With 145 poster presentations, 10 student talks, 2 plenary talks by researchers from industrial sponsors, and a special presentation on the namesakes for the event, this year’s Karle Symposium on August 3 provided a comprehensive look at the breadth and depth of research in the Department of Chemistry and a nod to the impact of previous generations of grad students.
This annual event, organized by Chemistry graduate students, provides a unique venue for showcasing their research to the entire department as well as fostering new collaborations. Since 2016, this event has been known as the Karle Symposium in honor of alumni Drs. Isabella and Jerome Karle.
In the opening remarks to the 2018 Karle Symposium, Dr. Louise Karle Hanson, who is also a UM Chemistry alum (BS 1967, MS 1969), recapped the remarkable careers of her father and mother, sharing personal stories about how Isabella and Jerome helped develop X-ray crystallography as one of the most widely-used methods to determine molecular structure. [Read more about the Karles below.]
The Karle Plenary Lectures were delivered by representatives from Dow Chemical Company and PPG, the symposium’s industrial sponsors. These talks focused on the chemistry of coatings. Jodi Mecca, Senior Research Scientist from Dow Chemical Company, explained how Dow developed a new high throughput technique to better understand coating properties and to improve the component materials in their coatings. Steven Zawacky, Associate Fellow at PPG, talked about the development of an electro-coating catalyst as an example of the factors that drive innovation. Dr. Zawacky, also an alum of Michigan Chemistry (BS 1973), noted that Professor Emeritus Arthur Ashe once taught him organic chemistry in the same room where Zawacky was now delivering his Karle talk. “When I sat in this room and listened to the lectures, I never thought I would ever be at the front of the room. I really appreciate the chance to do it and a chance to talk to people that are just starting in their careers.”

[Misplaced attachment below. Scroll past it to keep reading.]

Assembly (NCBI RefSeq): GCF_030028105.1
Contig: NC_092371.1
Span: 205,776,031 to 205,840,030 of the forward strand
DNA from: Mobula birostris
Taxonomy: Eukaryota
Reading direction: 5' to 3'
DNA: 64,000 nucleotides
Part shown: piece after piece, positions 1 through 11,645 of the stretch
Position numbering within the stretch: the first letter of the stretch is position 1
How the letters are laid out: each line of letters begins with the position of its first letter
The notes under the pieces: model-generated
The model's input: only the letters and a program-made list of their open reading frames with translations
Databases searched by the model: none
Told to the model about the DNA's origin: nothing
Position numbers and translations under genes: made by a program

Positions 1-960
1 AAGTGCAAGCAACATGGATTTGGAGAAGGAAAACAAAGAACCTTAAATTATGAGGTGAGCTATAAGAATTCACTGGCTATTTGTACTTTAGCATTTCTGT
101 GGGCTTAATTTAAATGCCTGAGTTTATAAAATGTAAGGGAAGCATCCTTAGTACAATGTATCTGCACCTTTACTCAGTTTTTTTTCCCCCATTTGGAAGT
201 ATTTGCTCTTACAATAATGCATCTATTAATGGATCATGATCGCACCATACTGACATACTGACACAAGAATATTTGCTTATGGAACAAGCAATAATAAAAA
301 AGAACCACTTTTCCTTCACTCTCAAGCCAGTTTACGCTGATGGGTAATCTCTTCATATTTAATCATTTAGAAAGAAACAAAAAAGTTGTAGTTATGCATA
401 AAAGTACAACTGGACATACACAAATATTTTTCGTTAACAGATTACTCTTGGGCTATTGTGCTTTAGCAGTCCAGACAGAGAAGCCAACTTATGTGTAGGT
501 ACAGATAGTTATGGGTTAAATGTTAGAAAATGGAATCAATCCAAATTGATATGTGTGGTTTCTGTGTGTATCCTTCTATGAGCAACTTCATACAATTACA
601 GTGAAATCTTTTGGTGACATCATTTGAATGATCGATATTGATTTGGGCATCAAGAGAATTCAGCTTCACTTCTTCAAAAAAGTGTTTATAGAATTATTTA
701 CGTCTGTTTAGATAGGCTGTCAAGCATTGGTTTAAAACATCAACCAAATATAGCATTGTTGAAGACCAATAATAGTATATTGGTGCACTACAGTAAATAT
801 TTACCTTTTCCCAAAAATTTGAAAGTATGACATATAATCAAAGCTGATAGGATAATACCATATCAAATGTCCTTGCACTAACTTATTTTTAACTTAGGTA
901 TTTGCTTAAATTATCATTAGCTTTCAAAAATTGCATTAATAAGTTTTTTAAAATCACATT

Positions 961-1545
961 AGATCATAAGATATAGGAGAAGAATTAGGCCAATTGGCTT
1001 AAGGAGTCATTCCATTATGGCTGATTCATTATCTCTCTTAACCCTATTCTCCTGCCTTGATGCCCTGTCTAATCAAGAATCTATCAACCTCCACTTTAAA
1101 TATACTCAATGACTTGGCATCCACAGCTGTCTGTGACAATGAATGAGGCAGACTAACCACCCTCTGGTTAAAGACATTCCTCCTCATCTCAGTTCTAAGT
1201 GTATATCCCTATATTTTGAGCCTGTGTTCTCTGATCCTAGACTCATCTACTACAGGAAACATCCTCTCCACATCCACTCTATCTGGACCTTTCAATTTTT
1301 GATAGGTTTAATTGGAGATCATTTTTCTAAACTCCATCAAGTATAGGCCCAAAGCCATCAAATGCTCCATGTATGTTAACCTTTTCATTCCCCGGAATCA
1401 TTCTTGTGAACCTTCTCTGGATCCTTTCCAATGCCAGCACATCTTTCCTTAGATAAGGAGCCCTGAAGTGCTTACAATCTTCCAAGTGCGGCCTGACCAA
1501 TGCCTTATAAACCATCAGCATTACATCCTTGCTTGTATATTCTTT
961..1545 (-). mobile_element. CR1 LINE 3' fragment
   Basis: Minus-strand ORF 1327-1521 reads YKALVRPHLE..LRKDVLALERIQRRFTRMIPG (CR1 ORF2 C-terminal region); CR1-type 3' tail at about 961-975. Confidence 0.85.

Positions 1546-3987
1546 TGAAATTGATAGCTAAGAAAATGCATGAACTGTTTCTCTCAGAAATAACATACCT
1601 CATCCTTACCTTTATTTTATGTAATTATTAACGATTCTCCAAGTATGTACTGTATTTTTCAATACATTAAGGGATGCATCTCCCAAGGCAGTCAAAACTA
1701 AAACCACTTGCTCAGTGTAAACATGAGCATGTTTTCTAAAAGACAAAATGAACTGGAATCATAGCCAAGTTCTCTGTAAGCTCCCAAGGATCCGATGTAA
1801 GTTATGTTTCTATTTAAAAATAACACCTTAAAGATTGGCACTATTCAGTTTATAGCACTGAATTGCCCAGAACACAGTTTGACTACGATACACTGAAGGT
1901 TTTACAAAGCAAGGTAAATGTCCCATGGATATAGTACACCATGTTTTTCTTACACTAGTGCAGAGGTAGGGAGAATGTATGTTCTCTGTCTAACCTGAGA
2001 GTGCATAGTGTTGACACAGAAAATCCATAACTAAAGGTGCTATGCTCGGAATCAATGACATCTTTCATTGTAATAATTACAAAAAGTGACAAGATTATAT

The keynote lecture was delivered by Malika Jeffries-EL, associate professor of chemistry at Boston University, on her work with organic semiconductors at the forefront of OLEDs and organic solar panels. “What a fabulous end to a fantastic #Karle2018 @Michigan Chem! @Chem_Diva [ Prof. Jefferies-EL’s twitter handle] killed the keynote—great science, humor & audience connection,” wrote UM Chemistry professor Anna Mapp in a tweet. “I even got the general drift,” reported a non-chemist in the room.
Several poster sessions throughout the day provided students–including high school and undergraduates working on projects during the summer–with an opportunity to share their work with other students and faculty.
[At left: Jasmine Mumpfield, a D-RISE high school student who worked in the Pratt Lab, presents her work on road salt.]
Dow Chemical and PPG provided travel awards for outstanding presentations. Awardees were: Megan Conner (Shultz Lab, Chemistry Education), Colleen Riordan (Bailey Lab, Analytical), and Allison Roessler (Zimmerman Lab, Materials).
“The 2018 Karle Symposium organizing committee did an incredible job incorporating student presentations, alumni engagement, industry talks, and interesting academic discoveries into a celebration of research and shared connections,” said Robert Kennedy, chair of the Department of Chemistry. “On behalf of the Department, thank you for the hard work put in by co-chairs Anuska Shrestha (Sanford lab) and Mina Jafar (Zimmerman Lab) and the entire organizing committee. Also thank you to the sponsors of this year’s Karle Symposium: Dow Chemical , PPG, Rackham Graduate School, Michigan Chemistry and the Chemistry Graduate Student Council.”
Plan to attend the Karle Symposium in 2019!
Isabella and Jerome Karle, namesakes of our summer symposium
After earning their doctorates in physical chemistry from the University of Michigan, Isabella and Jerome Karle joined the Manhattan Project, the effort to develop nuclear weapons, in Chicago. Isabella was among the youngest and one of the few women scientists in the Manhattan Project. Later they joined the United States Naval Research Laboratory. Over careers spanning more than six decades, they were recognized many times for their work. Isabella received the Garvan–Olin Medal, Gregori Aminoff Prize, the Bower Award, and the National Medal of Science. Jointly with Herbert A. Hauptman, Jerome was awarded the Nobel Prize in Chemistry in 1985 for the direct analysis of crystal structures using X-ray scattering techniques. Upon retirement, both received the Navy Distinguished Civilian Service Award, the Navy's highest form of recognition to civilian employees.